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Depeche Mode: Many Happy Returns To 'Violator'

Friday, 20 March 2015 Written by Graeme Marsh

If they really only expected 30 people to show up, then the surprise must have run very deep. Twenty five years ago, a line snaked away from the Wherehouse record shop in Los Angeles, where Depeche Mode were booked to sign copies of their new record, ‘Violator’. By the time police drew a line under things, over 10,000 fans were massed at the scene.

Despite limited Stateside chart success, the band had enjoyed a money-spinning US tour during 1988, in support of their ‘Music For The Masses’ album. Dubbed the Concert For The Masses, the 101st and final show of the run found them playing to a huge crowd at the Rose Bowl in California, the kind of venue reserved for rock giants like Bruce Springsteen, U2 and Bon Jovi.

Richard Blade, a KROQ DJ at the time, has told of Martin Gore’s anxiety and modest hopes for the show: that they would sell out the 10,000 capacity of the floor. He needn’t have worried. A crowd of 65,000 turned up and sang Everything Counts for a full 10 minutes after the final curtain. “It wasn’t just an important show for Depeche Mode, it was an important show for new music in America,” Dave Gahan later told Blade.

Fast forward a couple of years and the band had taken a new direction in a bid to remain at the cutting edge. The catalyst was producer Flood. “We were reassured that Flood was able to do all things,” Alan Wilder said during the Violator documentary. “He was a good all-round producer.” Gore added: “He was the first producer who really pushed us.” Mixer Francois Kevorkian, who had previously worked with Kraftwerk, added precision and attention to detail.

The first fruits of the union appeared in August 1989, with the release of Personal Jesus. “It stood out as a perfect track to say: ‘Here’s Depeche Mode but not as you know,” Flood said. Andy Fletcher added: “Flood said all our pre-conceived ideas were, basically, a load of shit. If you wanna use a guitar, use a guitar. You shouldn’t have rules.” Gore’s demos, previously rigid, became more like sketches to be manipulated and interpreted again and again.

Originally penned as a ballad, Enjoy The Silence was the second single released. The song became the band’s biggest anthem, but by the time of its unveiling had changed beyond any recognition from Gore’s demo. Wilder and Flood drove the change. “They basically said to me, Fletch and Martin, piss off for a couple of days,” Gahan recalled in the documentary. When they returned it had evolved into something that resembled a disco track. “Within an hour we knew we had a massive hit,” Fletcher said, and a now iconic video, directed by the revered Anton Corbijn, helped seal the song’s place in history.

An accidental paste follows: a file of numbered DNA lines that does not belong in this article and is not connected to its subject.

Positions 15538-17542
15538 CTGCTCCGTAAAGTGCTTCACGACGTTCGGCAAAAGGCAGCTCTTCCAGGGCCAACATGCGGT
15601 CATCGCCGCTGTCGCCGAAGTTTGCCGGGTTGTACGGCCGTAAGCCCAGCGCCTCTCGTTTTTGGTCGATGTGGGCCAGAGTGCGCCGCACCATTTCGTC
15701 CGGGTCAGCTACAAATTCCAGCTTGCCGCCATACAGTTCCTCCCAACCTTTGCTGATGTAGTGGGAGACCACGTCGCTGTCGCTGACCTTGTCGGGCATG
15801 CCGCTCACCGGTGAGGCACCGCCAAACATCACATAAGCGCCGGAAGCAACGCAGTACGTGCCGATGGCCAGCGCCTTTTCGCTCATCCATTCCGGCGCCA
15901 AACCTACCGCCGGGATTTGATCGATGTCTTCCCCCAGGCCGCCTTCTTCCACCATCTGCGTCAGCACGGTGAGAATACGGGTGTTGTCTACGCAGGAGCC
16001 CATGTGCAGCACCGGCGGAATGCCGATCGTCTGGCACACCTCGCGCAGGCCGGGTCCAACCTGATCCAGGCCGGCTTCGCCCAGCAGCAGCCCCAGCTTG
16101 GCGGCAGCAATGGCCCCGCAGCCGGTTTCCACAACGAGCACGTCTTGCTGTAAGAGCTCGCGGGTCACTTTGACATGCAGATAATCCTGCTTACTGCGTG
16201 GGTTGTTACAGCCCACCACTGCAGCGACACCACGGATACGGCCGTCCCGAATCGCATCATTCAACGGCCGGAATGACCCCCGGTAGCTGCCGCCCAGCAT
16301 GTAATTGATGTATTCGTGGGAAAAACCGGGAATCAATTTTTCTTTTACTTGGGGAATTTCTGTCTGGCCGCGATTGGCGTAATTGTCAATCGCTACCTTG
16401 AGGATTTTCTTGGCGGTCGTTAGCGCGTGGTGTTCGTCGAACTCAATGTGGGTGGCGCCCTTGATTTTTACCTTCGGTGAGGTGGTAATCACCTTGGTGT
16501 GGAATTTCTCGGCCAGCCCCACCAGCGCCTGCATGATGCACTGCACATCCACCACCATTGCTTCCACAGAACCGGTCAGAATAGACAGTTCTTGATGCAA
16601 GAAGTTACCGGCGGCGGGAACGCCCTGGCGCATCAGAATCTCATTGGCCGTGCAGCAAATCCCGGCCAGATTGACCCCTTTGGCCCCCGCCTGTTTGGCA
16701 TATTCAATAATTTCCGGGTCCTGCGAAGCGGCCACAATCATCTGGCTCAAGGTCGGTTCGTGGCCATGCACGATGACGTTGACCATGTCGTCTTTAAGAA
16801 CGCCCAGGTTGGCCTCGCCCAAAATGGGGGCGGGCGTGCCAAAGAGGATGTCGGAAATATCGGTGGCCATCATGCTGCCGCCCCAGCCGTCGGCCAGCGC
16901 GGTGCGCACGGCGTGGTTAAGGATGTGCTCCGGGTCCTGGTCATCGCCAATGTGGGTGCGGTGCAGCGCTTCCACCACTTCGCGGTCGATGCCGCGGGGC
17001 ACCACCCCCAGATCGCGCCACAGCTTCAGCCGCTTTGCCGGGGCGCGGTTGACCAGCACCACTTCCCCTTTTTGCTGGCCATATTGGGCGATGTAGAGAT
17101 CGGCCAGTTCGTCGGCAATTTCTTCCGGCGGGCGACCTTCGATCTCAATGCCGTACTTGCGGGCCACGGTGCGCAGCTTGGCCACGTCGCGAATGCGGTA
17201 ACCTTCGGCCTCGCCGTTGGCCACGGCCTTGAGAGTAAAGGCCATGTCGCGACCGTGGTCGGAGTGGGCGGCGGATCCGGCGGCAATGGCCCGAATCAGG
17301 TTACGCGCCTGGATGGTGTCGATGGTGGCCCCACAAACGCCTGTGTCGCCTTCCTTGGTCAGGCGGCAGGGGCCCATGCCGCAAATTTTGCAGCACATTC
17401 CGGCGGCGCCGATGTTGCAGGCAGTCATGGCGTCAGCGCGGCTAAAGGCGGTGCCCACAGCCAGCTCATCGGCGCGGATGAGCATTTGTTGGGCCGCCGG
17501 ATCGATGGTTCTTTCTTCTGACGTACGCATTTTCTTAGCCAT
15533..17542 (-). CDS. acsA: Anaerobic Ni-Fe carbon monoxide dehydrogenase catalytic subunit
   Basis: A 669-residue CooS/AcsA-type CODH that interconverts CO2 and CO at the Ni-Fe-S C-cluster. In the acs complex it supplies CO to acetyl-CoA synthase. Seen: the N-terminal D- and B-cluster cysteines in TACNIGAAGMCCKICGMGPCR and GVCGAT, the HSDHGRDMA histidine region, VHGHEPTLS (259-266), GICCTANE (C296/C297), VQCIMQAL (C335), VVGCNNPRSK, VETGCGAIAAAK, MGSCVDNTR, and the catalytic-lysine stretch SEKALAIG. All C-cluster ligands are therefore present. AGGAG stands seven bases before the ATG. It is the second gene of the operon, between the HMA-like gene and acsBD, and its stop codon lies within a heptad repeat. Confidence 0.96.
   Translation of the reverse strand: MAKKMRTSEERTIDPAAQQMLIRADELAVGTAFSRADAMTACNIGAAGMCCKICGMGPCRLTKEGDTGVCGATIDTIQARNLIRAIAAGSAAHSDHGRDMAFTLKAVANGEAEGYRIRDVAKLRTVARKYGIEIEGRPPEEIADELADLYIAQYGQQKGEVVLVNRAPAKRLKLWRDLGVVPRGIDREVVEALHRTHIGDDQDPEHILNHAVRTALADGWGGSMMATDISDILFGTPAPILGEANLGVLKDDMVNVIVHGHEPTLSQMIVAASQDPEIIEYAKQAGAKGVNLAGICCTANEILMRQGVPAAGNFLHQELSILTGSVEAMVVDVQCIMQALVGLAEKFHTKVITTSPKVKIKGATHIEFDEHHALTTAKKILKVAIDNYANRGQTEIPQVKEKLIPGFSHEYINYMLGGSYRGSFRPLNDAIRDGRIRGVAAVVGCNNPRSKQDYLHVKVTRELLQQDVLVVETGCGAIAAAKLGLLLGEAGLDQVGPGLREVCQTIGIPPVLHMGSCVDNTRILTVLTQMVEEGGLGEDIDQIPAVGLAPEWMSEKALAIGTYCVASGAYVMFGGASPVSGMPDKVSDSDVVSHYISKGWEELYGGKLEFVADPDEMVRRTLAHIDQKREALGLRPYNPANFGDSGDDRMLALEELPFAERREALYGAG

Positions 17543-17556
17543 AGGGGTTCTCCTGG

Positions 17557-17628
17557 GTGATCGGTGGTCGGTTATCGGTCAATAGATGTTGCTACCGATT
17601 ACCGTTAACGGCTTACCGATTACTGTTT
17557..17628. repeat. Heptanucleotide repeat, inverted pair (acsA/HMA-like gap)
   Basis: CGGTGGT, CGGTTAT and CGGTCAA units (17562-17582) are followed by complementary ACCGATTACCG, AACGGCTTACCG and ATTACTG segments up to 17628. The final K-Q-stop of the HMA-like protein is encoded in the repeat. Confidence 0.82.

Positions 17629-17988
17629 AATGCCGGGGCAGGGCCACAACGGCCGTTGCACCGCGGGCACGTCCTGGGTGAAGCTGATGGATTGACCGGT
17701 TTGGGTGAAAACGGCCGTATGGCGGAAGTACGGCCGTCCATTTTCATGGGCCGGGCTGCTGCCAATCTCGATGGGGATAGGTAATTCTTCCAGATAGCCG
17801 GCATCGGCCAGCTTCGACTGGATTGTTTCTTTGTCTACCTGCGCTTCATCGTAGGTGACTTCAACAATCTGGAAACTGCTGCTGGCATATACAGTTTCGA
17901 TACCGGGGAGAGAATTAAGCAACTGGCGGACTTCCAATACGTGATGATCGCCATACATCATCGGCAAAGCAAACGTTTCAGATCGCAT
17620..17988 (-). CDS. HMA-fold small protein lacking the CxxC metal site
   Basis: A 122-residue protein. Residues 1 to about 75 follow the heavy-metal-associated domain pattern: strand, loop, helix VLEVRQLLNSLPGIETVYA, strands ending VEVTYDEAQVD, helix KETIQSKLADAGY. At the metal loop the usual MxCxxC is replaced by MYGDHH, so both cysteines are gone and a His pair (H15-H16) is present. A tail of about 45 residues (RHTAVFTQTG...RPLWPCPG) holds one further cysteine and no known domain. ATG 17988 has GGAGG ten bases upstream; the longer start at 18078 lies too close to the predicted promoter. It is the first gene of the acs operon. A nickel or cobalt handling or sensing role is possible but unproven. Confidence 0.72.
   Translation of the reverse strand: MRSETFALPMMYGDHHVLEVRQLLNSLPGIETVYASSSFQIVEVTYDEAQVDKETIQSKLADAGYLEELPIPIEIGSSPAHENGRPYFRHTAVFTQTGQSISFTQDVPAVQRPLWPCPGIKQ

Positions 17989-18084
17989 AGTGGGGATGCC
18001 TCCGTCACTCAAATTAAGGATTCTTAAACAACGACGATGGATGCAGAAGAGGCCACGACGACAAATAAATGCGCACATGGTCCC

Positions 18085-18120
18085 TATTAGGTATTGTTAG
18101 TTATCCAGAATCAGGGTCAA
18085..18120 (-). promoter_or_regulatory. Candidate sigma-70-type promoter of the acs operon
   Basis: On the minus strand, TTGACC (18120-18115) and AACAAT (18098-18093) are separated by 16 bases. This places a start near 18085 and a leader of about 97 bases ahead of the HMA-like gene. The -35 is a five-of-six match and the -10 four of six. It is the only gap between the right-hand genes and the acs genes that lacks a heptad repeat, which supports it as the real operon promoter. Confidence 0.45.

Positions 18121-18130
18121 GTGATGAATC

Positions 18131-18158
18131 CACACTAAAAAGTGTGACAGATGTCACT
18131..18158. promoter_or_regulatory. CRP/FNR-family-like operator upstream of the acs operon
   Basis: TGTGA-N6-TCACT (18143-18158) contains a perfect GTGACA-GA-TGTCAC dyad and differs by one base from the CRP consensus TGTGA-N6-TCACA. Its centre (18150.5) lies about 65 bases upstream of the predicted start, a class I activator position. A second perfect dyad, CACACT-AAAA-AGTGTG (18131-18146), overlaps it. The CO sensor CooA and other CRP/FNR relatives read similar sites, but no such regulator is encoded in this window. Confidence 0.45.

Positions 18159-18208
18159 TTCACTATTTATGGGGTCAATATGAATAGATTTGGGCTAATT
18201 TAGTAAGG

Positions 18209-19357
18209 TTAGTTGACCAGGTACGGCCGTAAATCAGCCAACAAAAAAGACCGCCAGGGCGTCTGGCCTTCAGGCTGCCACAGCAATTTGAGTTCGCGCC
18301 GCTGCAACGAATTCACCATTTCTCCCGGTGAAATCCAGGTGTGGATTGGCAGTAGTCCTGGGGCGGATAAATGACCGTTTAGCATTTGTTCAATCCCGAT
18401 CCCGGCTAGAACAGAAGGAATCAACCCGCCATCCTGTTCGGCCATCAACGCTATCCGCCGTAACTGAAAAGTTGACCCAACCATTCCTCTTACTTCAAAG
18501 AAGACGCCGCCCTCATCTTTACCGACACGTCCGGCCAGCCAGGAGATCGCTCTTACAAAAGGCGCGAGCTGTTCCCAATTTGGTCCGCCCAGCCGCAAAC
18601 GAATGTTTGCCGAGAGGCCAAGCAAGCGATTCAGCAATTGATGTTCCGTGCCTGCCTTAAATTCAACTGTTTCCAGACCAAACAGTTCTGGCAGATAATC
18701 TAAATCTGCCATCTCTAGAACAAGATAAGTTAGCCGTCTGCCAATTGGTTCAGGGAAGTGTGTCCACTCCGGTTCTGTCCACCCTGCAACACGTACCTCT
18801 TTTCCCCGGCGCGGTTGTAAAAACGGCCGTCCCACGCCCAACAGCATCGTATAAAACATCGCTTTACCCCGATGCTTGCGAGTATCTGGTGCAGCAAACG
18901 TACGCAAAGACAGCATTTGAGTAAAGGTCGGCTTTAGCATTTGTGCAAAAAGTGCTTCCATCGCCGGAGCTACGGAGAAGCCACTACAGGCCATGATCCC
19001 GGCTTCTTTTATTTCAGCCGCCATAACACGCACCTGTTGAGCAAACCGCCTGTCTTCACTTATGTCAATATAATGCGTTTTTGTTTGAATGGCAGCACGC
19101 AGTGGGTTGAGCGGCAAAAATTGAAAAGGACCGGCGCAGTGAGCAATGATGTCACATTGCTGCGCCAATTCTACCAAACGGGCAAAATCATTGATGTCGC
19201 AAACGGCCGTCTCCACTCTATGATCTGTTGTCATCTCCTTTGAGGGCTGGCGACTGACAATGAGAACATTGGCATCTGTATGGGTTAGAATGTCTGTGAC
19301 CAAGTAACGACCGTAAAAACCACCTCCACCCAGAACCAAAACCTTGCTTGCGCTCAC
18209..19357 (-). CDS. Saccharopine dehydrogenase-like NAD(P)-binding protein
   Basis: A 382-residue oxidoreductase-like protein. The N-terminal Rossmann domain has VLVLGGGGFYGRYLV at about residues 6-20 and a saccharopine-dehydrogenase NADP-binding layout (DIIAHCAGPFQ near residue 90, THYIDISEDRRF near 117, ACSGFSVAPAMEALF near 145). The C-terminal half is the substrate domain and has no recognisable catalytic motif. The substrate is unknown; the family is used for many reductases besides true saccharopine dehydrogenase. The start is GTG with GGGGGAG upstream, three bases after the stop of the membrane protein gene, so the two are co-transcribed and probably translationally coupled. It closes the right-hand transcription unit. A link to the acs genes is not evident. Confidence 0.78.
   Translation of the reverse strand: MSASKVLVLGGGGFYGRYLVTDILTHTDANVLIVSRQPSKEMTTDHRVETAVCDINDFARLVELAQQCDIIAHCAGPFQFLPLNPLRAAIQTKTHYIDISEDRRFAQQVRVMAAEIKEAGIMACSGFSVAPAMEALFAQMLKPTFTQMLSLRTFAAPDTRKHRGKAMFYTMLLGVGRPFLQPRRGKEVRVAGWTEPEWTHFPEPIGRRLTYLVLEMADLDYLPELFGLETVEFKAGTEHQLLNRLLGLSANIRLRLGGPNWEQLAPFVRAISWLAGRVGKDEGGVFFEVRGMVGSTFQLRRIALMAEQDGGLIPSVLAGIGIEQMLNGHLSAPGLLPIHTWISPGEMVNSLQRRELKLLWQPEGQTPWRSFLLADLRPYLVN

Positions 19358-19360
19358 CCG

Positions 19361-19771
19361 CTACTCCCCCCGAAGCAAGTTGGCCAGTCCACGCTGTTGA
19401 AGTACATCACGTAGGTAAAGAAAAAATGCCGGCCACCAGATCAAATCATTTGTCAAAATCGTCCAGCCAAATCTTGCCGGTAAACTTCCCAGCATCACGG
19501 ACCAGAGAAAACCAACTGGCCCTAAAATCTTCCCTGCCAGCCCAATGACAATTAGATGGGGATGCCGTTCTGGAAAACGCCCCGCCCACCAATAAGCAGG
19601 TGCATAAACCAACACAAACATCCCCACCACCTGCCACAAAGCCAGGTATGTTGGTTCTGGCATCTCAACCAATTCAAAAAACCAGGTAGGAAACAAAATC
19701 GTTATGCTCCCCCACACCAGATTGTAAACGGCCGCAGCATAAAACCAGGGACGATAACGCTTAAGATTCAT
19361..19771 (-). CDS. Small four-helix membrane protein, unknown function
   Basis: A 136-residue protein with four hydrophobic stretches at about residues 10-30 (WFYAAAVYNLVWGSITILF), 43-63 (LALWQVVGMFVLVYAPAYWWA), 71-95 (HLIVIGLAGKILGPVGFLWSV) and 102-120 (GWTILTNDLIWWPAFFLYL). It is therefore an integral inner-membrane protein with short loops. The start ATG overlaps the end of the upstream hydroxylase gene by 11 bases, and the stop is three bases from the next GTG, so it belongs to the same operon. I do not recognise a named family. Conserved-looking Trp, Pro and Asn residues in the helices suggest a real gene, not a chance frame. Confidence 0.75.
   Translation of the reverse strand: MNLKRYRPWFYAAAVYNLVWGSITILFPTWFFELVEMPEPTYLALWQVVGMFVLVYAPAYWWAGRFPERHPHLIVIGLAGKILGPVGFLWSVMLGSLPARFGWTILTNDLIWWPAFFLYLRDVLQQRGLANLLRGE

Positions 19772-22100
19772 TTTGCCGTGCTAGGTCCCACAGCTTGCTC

Wherehouse Records then followed. The band was due to appear at 9pm that night, and by that time the crowd had swelled. Arriving in a limousine, the band were swiftly ushered into the building amid hysterical scenes akin to Beatlemania. Gahan, interviewed at the scene for TV coverage, shouted to a reporter during early moments: “It’s amazing. I mean, we’re totally overwhelmed. Just to come down for us to sign their records, it’s like there’s 10,000 people here or something – it’s amazing, it’s great.” But things didn’t stay great for long.

It was clear that the people at the end of the queue had no chance of meeting the band. The crowd became restless and there was a surge from the back, resulting in fans at the front of the line being pressed up against the windows of the shop. Police officers battled to maintain control of the situation. The scenes had been attracting media coverage throughout the evening, but it was suddenly the top story. Things slowly calmed down, thankfully with little trouble and only minor injuries to several in the throng.

“It wasn’t really a riot,” Wilder said at a subsequent press conference. “There wasn’t any violence involved, a couple of people did get hurt unfortunately but the majority of fans there were very well behaved. Chelsea on a Saturday afternoon – now that’s a riot.” As Gahan later said on the ‘Violator’ documentary: “It’s not the sort of advertising you can buy.”

The album, a masterpiece, was sure to succeed. To date it has achieved worldwide sales in the millions, with every song worthy of its place. With other massive cuts - including Policy Of Truth and World In My Eyes, both of which achieved the intended crossover from electronica to rock – ‘Violator’ takes its place among royalty. Many happy returns.

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